Purina has been the leading manufacturer of pet foods globally for decades. Their slogan is “Pushing pet nutrition forward.”
My question is at who’s expense?
A class-action lawsuit filed in federal court in San Francisco alleges that a man’s three dogs were sickened and died after two months of eating Purina’s Beneful dog food. The firm handling the case says they have received “hundreds upon hundreds” of calls and emails from pet owners with similar stories, as the SF Examiner reports.
This is not Purina’s first run in with consumers alleging that Purina’s products caused the death or sickness of their beloved pet. In January 2013 the company went under fire for selling their Waggin’ Train chicken jerky treats that were made in China.
The jerky was inadvertently laced with toxic antibiotics that killed at least 600 dogs and yet Purina still sells the jerky and the FDA claims there was no link to the treats and the deaths of so many dogs.
The plaintiff in the case against Purina says that there were tests done on the food that showed increased levels of propylene glycol and micotoxins in his pets food.
Propylene glycol is a sugar additive used in a wide variety of both human and pet foods. Yes, it is used in antifreeze and it is a toxin, but it is only toxic in certain amounts or grades. Propylene glycol is a form of mineral oil, an alcohol poduced from the fermentation of yest and carbohydrates.
Because it comes in several grades, it is able to be used in many things. You can find it in cake mixes, soda, dog treats and even dog toothpaste. So yes, it can be toxic if the amounts are not monitored and the correct grade is not used.
Micotoxins in short are a toxic fungi or mold. They are most commonly found in grains and seeds like corn, which is a very high ingredient in a lot of Purina feeds like Beneful. Micotoxins are very toxic to pets and have been linked to chronic diseases such as liver and kidney fibrosis, infections and cancer according to the Internation Journal of Food Microbiology.
The plaintiff against Purina’s dogs all suffered symptoms that are common with micotoxin poisoning.
This could be a fluke lawsuit, but as mentioned, Purina has a history of not reporting health risks to their consumers and they did not come out about the lawsuit until today.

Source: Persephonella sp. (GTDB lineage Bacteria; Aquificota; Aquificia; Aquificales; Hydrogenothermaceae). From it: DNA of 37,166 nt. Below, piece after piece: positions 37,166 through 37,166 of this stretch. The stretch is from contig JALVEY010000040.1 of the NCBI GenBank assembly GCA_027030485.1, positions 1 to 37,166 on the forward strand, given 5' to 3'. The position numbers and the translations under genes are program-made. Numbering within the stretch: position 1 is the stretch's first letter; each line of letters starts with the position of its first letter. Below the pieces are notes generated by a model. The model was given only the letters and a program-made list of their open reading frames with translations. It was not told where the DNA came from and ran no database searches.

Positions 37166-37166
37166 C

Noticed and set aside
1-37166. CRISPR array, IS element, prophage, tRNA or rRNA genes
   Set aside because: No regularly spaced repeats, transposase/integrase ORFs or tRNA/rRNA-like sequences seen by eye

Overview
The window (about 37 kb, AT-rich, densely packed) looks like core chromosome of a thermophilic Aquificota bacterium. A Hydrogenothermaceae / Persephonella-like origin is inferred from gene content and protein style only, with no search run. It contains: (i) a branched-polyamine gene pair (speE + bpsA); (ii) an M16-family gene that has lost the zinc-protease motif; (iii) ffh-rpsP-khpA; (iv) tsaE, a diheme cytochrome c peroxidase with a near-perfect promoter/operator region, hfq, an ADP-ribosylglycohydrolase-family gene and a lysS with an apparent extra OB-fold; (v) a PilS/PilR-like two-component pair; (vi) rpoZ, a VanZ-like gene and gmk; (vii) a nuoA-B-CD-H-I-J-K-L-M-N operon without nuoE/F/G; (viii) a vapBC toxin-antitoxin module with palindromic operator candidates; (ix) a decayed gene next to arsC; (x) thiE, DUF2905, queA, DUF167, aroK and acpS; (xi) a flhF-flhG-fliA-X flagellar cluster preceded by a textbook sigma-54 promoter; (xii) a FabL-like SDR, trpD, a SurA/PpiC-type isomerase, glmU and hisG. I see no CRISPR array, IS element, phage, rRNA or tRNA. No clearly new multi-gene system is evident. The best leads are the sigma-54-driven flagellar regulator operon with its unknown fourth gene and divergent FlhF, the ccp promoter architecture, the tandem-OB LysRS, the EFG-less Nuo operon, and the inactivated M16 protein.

Loyal Purina customers are standing by the company’s side and are posting to their page that their pets are thriving.
My response to these consumers is why walk on the dangerous side?
As pet owners, you are responsible for your pets health. A human can eat McDonald’s and White Castle everyday and live, but would they really thrive?
This lawsuit further enforces the importance of reading and understanding food labels. Beneful is high in corn, corn his high in Omega 3 fatty acids and Beneful does not have the ingredients to balance Omega 3 with Omega 6’s. High amounts of Omega 3 can cause inflammation in the body which could cause health problems like yeast infections, ear infections and excess shedding.
The kibble is very high in sugars, hence the corn and propylene glycol as well as other ingredients that cause teeth rot and mouth imperfections. The mix of low grade ingredients cause the kidneys to work harder to filter impurities which will eventually lead to renal failure.
Pets may like to eat Beneful, but companies like Purina have to spray animal fat on their finished product to make it more palatable to their pets.
Even if this lawsuit comes back in favor of Purina, Beneful is still not an acceptable food for pets based primarily on the ingredients. Be proactive in your pets health. Don’t settle for mediocrity when quality feed may be fed.
If you are looking for a quality food for your pets, consider consulting an animal nutritionist or at least look at Dog Food Advisor and see where your feed ranks. For more information on the pet food industry and quality foods, check out Truth About Pet Food by Susan Thixton.
Do you feed your pets Beneful? Will you be changing feed? Why or why not?